Two very common pantry pests that we have here in NEPA are the cigarette beetle (Lasioderma serricorne) and the drugstore beetle (Stegobium paniceum).
Each time I go along my driveway, I pass a stately large Fraser Fir that is a reminder of the first Christmas spent in our new home. The tree was only 4 ½ feet high when planted, but throughout the years has become a featured specimen in our landscape. If this is something you think you would enjoy, a little planning ahead will help ensure success and is well worth the effort.
Thankfully, 2013 was a much better year for gardeners than the previous one.
I won’t lie. I am a plant addict. I want every plant. On my small patch of land there are many native plants, but also a plethora of plants from around the world. What I do is make sure that the balance leans towards the North American trees, shrubs and perennials. It is the only way to be responsible and help the “wild kingdom” that was here long before I came along.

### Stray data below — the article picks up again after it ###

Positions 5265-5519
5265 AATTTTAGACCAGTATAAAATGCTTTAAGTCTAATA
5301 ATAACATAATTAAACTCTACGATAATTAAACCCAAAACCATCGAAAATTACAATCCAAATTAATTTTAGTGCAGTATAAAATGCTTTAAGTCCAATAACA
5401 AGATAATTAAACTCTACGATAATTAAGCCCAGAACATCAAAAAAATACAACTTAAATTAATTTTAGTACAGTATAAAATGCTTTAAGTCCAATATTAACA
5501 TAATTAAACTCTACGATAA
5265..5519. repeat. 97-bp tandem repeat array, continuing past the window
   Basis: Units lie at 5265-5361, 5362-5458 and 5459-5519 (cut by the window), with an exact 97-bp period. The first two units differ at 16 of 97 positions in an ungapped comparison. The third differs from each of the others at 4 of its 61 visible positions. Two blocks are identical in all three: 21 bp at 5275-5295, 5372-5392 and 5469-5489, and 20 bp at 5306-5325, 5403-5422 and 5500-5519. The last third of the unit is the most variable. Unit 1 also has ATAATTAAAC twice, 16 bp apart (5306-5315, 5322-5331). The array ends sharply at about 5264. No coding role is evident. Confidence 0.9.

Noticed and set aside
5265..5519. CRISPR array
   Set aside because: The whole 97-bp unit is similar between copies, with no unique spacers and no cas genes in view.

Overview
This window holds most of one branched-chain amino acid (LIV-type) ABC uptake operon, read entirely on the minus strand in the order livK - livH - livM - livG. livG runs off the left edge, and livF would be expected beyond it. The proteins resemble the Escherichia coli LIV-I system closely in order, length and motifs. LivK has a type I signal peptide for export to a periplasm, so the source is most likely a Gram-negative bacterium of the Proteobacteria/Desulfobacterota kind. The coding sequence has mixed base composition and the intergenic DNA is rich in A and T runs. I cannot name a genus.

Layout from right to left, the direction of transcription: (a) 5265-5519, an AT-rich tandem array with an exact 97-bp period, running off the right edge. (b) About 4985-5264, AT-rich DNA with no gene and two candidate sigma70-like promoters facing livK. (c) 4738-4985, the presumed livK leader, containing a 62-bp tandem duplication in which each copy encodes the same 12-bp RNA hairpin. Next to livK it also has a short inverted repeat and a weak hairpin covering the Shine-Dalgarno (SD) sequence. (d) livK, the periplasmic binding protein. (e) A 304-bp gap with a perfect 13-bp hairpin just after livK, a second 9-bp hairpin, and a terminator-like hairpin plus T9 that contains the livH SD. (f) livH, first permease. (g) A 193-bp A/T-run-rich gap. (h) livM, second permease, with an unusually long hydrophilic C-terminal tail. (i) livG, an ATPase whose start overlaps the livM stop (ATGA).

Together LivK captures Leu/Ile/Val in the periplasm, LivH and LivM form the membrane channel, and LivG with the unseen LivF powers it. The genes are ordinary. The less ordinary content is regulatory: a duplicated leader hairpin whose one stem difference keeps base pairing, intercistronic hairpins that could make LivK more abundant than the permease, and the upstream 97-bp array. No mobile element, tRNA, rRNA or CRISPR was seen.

You may be longing for the seasonal rest a gardener deserves when the garden is put to bed for its long winter’s nap. However, there are a few things you can do to help those long, dark days of winter pass by. A walk through the garden adorned with bows, evergreens, berries, pine cones, and unusual bark, whether real or artificial, reveals some of its more subtle beauty.
Now that our gardens have been put to bed, it is time to think of some things to do to brighten the shortened days of the cold season.
Save gallon jugs this winter for watering plants.
Most desirable plants have a difficult time growing in compacted soil, which is why gardeners are typically encouraged to plant flowers and vegetables in well-tilled soil with plenty of organic matter.
Hairy Bittercress (Cardcwjine hirsute) is a broadleaf, winter annual pest introduced into this country from Asia and Europe. It has become a problem in nurseries and can be found ¡n containers.
Everyone relishes the rich colors of autumn leaves: bright reds, lavish yellows, and vibrant oranges...
It is said that “An optimistic gardener is one who believes that whatever goes down must come up…” unless you are a gardener planting spring-blooming bulbs in “critter country.” Various critters, especially voles, squirrels, and chipmunks, find many of the bulbs we take the time to plant just too appetizing to pass up for an easy snack.
Tree tenders is a training program that empowers concerned residents to make dramatic strides towards restoring and caring for their local tree canopy.